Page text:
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Retiring Abroad

By: John Beith - Updated: 8 Feb 2013 | comments*Discuss
Retirement Seniors Abroad Moving Abroad

For more and more people the dream of retiring abroad is becoming a reality. Retiring to a place in the sun is now affordable for many people with Spain, France and Cyprus among the most popular destinations.

If you are deciding to retire abroad, whether it's to be near family, for health or financial reasons, there are many important factors you should take into consideration. It's not only about being able to find an area or villa you like, but what about local planning permission, local laws, and importantly are your finances in order before you leave so you are able to enjoy your retirement without having to worry about money problems?

Ask Yourself:

  • Why do you want to move abroad?
  • Will you live abroad permanently, or just for part of the year?Will you rent a property abroad or buy?
  • Can you afford to live abroad?
  • How would it affect you being so far away from friends and family?
  • What will the cost of living be like?
  • Will you have any future income-pensions etc?
  • Will you still be entitled to benefits that you receive in the UK?
  • What is the cost of property, and the cost of its maintenance and upkeep?
  • Would the exchange rate mean you have considerably less money than you thought you had?
  • Will you be able to cope with cultural differences, like language?
  • If you are going with a partner, are you both committed to making the move?
  • How would you cope if you or your partner became ill?
You should make a will before you go to live abroad, as different countries have different laws regarding dying without leaving a will, and it could mean your heirs having trouble claiming what is theirs. It may be worthwhile seeking legal advice on this point before making your decision.

If you receive benefits here, they may not all be available to you when you move. Your State pension should remain unaffected, but other benefits like war pensions, carer allowance, housing benefits, incapacity benefit may not be available, or may be taxed at a higher rate. It's important you know just what you are going to be entitled to, as this could seriously affect your current and future income. You can find out just what you are entitled to by contacting your local Inland Revenue office or a group like Age Concern who will give you leaflets and advice on your entitlements.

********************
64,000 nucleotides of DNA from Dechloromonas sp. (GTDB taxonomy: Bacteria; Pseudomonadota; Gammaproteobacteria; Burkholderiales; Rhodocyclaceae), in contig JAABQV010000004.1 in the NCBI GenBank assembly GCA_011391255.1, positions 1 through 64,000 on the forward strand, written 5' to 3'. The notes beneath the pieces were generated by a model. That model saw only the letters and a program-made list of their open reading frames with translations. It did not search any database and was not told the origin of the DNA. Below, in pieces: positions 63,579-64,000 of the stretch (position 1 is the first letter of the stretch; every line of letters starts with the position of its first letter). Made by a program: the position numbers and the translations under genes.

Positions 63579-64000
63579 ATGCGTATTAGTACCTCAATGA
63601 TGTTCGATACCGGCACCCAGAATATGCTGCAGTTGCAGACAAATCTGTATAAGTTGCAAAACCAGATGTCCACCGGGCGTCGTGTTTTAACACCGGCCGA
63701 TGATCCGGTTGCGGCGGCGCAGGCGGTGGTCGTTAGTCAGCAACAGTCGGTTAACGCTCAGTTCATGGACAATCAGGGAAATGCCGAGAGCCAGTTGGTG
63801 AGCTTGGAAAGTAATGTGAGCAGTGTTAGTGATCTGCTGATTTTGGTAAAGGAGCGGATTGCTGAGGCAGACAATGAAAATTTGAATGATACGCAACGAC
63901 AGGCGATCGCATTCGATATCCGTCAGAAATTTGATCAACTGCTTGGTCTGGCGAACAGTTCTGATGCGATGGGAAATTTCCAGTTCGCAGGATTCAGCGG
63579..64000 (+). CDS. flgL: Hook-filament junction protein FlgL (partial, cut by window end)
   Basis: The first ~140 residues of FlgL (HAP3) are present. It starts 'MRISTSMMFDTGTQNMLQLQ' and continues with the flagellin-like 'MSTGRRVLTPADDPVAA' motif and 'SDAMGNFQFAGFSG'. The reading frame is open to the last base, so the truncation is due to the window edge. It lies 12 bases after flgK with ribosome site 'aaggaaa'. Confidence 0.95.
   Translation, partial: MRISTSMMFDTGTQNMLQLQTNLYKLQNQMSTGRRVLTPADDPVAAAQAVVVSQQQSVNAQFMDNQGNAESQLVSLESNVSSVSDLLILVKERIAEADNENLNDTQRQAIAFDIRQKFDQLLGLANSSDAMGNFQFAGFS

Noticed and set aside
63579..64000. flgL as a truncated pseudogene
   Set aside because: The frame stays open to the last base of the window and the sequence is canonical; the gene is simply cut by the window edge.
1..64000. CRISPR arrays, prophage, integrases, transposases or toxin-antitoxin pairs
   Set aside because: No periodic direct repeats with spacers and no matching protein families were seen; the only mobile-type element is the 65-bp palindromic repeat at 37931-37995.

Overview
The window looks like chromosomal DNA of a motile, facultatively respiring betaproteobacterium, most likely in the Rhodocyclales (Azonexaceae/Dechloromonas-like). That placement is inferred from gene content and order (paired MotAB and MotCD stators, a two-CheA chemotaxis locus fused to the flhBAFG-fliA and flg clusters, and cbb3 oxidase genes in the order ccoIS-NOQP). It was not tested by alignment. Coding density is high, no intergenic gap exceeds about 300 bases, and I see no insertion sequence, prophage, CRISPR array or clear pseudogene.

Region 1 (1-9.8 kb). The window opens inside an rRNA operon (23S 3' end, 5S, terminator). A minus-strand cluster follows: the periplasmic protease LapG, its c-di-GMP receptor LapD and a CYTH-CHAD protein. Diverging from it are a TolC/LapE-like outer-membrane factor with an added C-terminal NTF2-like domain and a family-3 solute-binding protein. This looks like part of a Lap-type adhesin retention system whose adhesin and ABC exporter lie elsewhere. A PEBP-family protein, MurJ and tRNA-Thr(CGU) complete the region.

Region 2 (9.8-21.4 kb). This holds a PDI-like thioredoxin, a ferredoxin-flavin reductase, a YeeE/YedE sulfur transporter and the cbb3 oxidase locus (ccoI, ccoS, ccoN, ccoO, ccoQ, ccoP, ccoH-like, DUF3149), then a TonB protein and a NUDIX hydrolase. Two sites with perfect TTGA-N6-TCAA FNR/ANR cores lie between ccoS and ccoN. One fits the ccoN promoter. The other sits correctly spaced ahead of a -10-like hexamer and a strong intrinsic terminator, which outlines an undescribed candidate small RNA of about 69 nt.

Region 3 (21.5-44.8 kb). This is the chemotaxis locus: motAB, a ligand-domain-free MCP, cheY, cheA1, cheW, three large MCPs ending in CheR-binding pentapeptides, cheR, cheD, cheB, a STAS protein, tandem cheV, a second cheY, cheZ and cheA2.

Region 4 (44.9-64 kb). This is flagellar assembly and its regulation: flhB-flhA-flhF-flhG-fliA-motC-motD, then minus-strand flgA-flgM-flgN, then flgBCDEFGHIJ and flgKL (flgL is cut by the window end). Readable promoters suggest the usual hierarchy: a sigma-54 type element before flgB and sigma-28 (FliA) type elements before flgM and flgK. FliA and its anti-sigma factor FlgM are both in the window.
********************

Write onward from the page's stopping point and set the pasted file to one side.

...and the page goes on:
These are all questions you should ask yourself before making a decision on moving permanently. There are a lot of things to take into consideration and it's a good idea to go for an extended period of maybe 6 months or so, to see how you cope with living abroad, before making a permanent move.

Do Your Research

Once you have made a decision on which country you are going to retire to, you should try and find out as much about it as possible and what day to day life there is like. As a resident you will have different needs than those of a holiday maker.
  • If you know someone who has decided to live there contact them and ask them what it's like.
  • Visit the country of your choice at different times of the year and see what the weather is like. Is it going to be permanently hot-will this be unacceptable for you and your needs? Will there be heavy snowfall in winter which may cut off your home for days, or weeks at a time?
  • Will you be able to communicate well enough to get by on a day-to-day basis. Buying food, talking to local workmen, so they are aware of your requirements?
  • Are there good public transport links in the area you are going to move to -if not, how will you get around?

Learn the Language

Learning the language is a great help to settling in. You will feel less isolated or lonely, if you can communicate with the local community. It can make daily tasks like visiting the doctor, taking public transport and shopping a lot easier.

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